But they still presented it as some unique, one off, trick that Kirk came up with rather then the bleeding obvious it should have been. It was also played like a submarine battle, with the Enterprise having to "surface" before it could fire.
 
2013-01-13 06:31:53 PM  

Old enough to know better:

I don't know about Abrams, but I agree with the first part. Scotty never wasted five minutes explaining how he was going to reconfigure the shields, and send a beam of subatomic particles through the subspace wave condenser. He just went down to engineering, pressed a few buttons and told Kirk it would take six hours before he farking did it in five minutes.

 
2013-01-13 06:42:00 PM  

FirstNationalBastard: t3knomanser: Atillathepun: On the other hand, James Cromwell and Alfre Woodard were fine supporting actors.

Great actors, but Cromwell, at least, was horribly miscast.

And a reeeeeeeeeeeally rough 30, since Cochrane was born in the 2030s, and FC was set in 2061.


And was born on Alpha Centauri not Earth.
 
2013-01-13 07:34:16 PM  
I just loved when Cochrane totally wasted that Vulcan and stole his ship.
 
2013-01-13 08:40:34 PM  

Freschel: FirstNationalBastard: t3knomanser: Atillathepun: On the other hand, James Cromwell and Alfre Woodard were fine supporting actors.

Great actors, but Cromwell, at least, was horribly miscast.

And a reeeeeeeeeeeally rough 30, since Cochrane was born in the 2030s, and FC was set in 2061.

And was born on Alpha Centauri not Earth.


... what? Cochrane was born in Montana.

/neeeerrrds!!
 
2013-01-13 08:45:16 PM  
I was totally going to snark at this guy until my sister-in-law admitted the same thing at dinner tonight - and she's married to a geek.
 
2013-01-13 08:57:27 PM  

Confabulat: AdamK: Confabulat: About time someone figured out Star Trek was always about the characters, not Geordi Laforges bullshiat 5-second explanation on how to get out of this mess we'll all forget about next week.

JJ Abrams has it right.

if only the star trek reboot had interesting characters...

It does. Reboot Spock is a wild card. Reboot Kirk is still Kirk. Reboot Bones is great and I hope he gets more screen time this time around.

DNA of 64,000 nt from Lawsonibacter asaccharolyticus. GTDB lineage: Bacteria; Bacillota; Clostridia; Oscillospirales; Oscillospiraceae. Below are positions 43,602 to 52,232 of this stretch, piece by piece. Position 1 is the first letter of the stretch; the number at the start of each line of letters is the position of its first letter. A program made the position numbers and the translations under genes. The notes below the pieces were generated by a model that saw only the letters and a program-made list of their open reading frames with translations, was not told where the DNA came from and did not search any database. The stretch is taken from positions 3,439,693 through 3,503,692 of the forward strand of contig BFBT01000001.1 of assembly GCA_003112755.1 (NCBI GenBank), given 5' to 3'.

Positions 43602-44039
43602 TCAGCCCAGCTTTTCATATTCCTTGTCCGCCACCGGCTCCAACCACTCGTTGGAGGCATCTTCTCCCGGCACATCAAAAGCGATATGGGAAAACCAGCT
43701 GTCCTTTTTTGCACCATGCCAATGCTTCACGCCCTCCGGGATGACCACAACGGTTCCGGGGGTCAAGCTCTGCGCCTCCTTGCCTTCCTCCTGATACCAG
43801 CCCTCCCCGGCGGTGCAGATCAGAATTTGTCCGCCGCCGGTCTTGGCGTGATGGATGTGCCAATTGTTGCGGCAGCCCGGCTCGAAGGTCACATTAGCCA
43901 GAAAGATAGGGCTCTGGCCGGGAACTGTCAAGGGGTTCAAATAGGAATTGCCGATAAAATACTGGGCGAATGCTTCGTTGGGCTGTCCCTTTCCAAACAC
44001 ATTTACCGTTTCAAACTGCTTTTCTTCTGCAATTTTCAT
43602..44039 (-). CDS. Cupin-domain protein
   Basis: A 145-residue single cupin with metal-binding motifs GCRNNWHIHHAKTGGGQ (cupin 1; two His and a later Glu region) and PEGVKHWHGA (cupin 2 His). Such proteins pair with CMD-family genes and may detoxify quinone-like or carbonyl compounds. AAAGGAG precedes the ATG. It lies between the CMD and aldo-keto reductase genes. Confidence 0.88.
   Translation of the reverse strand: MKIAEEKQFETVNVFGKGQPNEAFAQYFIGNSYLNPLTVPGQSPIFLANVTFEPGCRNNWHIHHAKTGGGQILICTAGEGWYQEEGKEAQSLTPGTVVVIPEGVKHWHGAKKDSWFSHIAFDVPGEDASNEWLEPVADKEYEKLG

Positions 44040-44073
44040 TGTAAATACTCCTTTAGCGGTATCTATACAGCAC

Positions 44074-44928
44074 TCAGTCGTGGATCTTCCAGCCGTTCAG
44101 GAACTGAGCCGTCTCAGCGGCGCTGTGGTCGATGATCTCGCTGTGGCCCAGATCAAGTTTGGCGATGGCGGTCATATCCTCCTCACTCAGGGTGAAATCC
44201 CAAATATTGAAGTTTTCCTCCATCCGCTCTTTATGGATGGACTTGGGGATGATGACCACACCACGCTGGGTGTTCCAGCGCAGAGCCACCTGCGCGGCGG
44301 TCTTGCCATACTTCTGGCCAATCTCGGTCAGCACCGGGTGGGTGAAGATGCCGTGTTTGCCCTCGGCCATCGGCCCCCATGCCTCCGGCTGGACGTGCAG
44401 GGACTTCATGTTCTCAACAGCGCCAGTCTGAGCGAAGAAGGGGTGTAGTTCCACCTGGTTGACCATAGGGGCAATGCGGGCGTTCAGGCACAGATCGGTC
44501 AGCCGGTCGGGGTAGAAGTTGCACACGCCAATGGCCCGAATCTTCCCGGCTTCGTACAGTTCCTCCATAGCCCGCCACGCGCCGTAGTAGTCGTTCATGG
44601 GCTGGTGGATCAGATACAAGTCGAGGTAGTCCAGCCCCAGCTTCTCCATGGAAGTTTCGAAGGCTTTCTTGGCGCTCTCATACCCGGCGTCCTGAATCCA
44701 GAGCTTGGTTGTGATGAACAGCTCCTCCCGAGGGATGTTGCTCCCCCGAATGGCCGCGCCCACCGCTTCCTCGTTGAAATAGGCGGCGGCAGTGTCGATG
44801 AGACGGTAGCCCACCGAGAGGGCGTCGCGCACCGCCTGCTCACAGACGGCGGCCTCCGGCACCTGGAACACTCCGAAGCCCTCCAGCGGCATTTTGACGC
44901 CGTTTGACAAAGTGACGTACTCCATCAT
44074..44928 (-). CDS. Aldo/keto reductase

Name one character from Voyager or Enterprise that is half as interesting. I'll give you Deep Space Nine and call it even on TNG.


Shran. If ENT got one more season, he was supposed to be on the crew. That would be pretty neat-o, man.
 
2013-01-13 09:22:32 PM  

Freschel: FirstNationalBastard: t3knomanser: Atillathepun: On the other hand, James Cromwell and Alfre Woodard were fine supporting actors.

Great actors, but Cromwell, at least, was horribly miscast.

And a reeeeeeeeeeeally rough 30, since Cochrane was born in the 2030s, and FC was set in 2061.

And was born on Alpha Centauri not Earth.


How was the inventor of the first human warp drive, who made first contact with the Vulcans possible, born anywhere other than Earth?
 
2013-01-13 09:24:04 PM  

raptormh: ... what? Cochrane was born in Montana.


Without getting into the deeper issues of Cochrane being a backwoods lunatic, Cromwell was not well suited to the "redneck mad scientist" role. Then we run into the idea of somebody with barely any resources building a warp drive- that's roughly like somebody building their own version of the LHC in their backyard (note, it's actually easy to build a particle collider in your back yard, and your old CRT TV is arguably already halfway there, but the LHC is orders of magnitude more complex).
 
2013-01-13 09:54:16 PM  

t3knomanser: raptormh: ... what? Cochrane was born in Montana.

Without getting into the deeper issues of Cochrane being a backwoods lunatic, Cromwell was not well suited to the "redneck mad scientist" role. Then we run into the idea of somebody with barely any resources building a warp drive- that's roughly like somebody building their own version of the LHC in their backyard (note, it's actually easy to build a particle collider in your back yard, and your old CRT TV is arguably already halfway there, but the LHC is orders of magnitude more complex).


No, because Cochrane was that brilliant :) I've seen worse plot holes.
 
2013-01-13 10:20:29 PM  

raptormh: I've seen worse plot holes.


It's not so much a plot hole, as much as it's annoying. It's such a cheesy, tropey thing to do. The story could have been much more interesting if the Enterprise crew were really working under the constraints of infiltrating a laboratory. They would have had more challenge, which would have balanced out the action sequences which essentially rendered the Borg completely without threat or menace.
 
2013-01-13 10:40:02 PM  

Confabulat: Name one character from Voyager or Enterprise that is half as interesting. I'll give you Deep Space Nine and call it even on TNG.


On paper, you're right. Most of Enterprise's characters were no more interesting than Voyager's, which is to say "not very." Although they were vastly less annoying.

But the thing about Enterprise is that it was actually a rare and wonderful thing: solid serial TV science fiction, nine weeks out of ten. It was as good (and occasionally as bad*) as Stargate: SG1 ever was, and that show ran for, what, ten years? It actually paid off on Voyager's premise (naive, idealistic humans way the fark out of their depth) better than Voyager ever did.

And actually, the characters were more interesting than their portrayals. Captain Quantum Leap ought to have been good, but he was pretty meh. The guy who played Travis was... I won't even say bad, because bad actors still act. Jolene Blalock was actually watchable in this (for reasons other than her breasts), although that may be because she was never asked to do more than not emote, or, in extreme situations, almost not emote.